You can also speed the process by dipping your hand into a cup of ice and then holding the cup (and your hand in it) above your head.

None of the Above Worked? It Might be Time to Take More Drastic Measures

If you tried all of the above methods for how to get a stuck ring off and still have a stuck ring on your finger, our methods for how to get a ring off a swollen knuckle might not be enough for your situation. In this case, you’ll want to seek medical attention. An emergency medicine provider will likely use a ring cutter to remove the ring from your hand.

Obviously, this isn’t the preferred option, as it means cutting your ring shank in half, but it’s better than an injured finger.

There are a few symptoms you can watch for to determine whether or not it’s time to get your ring cut or if you should simply try another ice water bath.

  • Has your swollen finger gone numb?
  • Has your swollen finger turned an odd color (other than the pink or red that might typically come with normal swelling)?
  • Has the swelling gone from merely uncomfortable to painful?

If so, it might be time to head to the ER.

How to Get a Ring Off a Swollen Knuckle

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Avoiding a Stuck Ring in the Future

Once your ring is free, if this is an issue that you frequently deal with, it would be wise to take steps to avoid this problem in the future.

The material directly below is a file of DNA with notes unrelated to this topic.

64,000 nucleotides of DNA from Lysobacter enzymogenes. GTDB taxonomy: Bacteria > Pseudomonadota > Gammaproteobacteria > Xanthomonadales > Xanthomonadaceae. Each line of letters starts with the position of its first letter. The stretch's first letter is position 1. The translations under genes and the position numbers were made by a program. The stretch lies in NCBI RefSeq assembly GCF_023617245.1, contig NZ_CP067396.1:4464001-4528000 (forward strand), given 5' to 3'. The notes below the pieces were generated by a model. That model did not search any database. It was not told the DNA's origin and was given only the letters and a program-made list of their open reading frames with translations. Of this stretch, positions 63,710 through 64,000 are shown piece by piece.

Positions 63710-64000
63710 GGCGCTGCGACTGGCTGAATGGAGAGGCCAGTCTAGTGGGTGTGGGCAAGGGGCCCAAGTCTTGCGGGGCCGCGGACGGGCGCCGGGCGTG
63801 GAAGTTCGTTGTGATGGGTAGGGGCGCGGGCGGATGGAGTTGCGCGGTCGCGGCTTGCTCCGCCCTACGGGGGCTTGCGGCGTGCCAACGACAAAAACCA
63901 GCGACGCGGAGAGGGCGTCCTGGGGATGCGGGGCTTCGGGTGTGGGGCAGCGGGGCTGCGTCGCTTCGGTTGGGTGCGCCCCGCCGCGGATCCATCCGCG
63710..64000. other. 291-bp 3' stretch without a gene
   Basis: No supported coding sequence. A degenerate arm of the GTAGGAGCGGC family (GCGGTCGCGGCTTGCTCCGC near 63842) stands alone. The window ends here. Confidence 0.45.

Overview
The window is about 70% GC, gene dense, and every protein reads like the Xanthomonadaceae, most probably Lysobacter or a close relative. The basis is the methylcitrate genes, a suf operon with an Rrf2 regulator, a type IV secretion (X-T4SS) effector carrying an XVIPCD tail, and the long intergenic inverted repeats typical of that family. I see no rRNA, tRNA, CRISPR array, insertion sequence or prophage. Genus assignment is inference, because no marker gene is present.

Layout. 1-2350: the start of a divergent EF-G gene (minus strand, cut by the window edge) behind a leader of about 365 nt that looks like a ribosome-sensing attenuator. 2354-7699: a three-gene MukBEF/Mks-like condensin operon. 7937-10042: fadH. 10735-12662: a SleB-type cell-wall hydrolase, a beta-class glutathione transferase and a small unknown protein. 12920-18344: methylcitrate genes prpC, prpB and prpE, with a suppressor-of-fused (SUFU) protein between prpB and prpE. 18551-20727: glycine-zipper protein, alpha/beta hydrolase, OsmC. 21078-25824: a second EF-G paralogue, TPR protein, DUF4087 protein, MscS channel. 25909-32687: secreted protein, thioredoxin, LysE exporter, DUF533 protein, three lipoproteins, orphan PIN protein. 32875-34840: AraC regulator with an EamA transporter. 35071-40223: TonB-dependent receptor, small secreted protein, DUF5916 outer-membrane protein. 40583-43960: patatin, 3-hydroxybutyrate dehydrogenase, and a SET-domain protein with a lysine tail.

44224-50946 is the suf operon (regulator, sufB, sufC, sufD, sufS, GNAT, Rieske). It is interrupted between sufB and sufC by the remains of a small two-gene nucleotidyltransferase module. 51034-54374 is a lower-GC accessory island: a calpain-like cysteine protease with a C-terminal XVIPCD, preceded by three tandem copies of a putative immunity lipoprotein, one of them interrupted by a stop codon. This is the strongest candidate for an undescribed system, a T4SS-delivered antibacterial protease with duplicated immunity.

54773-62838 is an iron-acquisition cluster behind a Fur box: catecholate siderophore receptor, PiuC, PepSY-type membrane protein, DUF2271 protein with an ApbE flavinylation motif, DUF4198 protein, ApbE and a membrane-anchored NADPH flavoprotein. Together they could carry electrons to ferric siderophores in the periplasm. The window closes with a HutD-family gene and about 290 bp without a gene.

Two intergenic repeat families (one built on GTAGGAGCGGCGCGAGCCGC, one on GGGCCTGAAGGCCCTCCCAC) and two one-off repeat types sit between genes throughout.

If you know your ring sticks only when your fingers swell, then, if you can, remove the ring before any situations where your fingers might do so, such as before a workout or spending the day in the sun. (Even if your fingers don’t swell frequently, it’s always a good idea to remove your rings and all jewelry before exercising, swimming, gardening, or otherwise spending time outdoors or in sweaty situations, to avoid damage.)

Suppose your fingers swell due to a short-term issue, such as pregnancy, or maybe you ate too much sodium the day before. You should not wear your rings for a while until things are back to normal.

If the issue doesn’t only come up when your fingers swell naturally, then it might be time to resize your ring. Maybe it’s been a while since you purchased your wedding rings, and your fingers are larger now. Maybe your partner inadvertently purchased a too-small engagement ring, to begin with. Whatever the case, if your ring is just slightly too small for your finger, and is frequently stuck, resizing it will save you a lot of frustration and pain.

Keep Your Fingers and Your Jewelry Safe

Have you successfully freed your swollen fingers? However, if you plan to avoid a stuck ring in the future, make sure your rings are kept safe from the many other ring-related snafus that can arise in daily life. From twisting your ring off your finger and then accidentally dropping it off a pier to carefully setting it aside while you do the dishes, only for the toddler to drop it down the drain, jewelry insurance can help in sticky situations like these.

Do you need jewelry insurance? Learn how BriteCo’s comprehensive coverage options can give you peace of mind, protecting your favorite jewelry no matter what life throws at you.

Also Check:

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Rachel's expertise is further enhanced by her distinction as a Graduate Gemologist from the prestigious Gemological Institute of America (GIA), equipping her with exceptional knowledge in gem identification and grading. Her education and experiences have given her an in-depth understanding of the demands and expectations facing jewelers and customers in today’s evolving retail marketplace.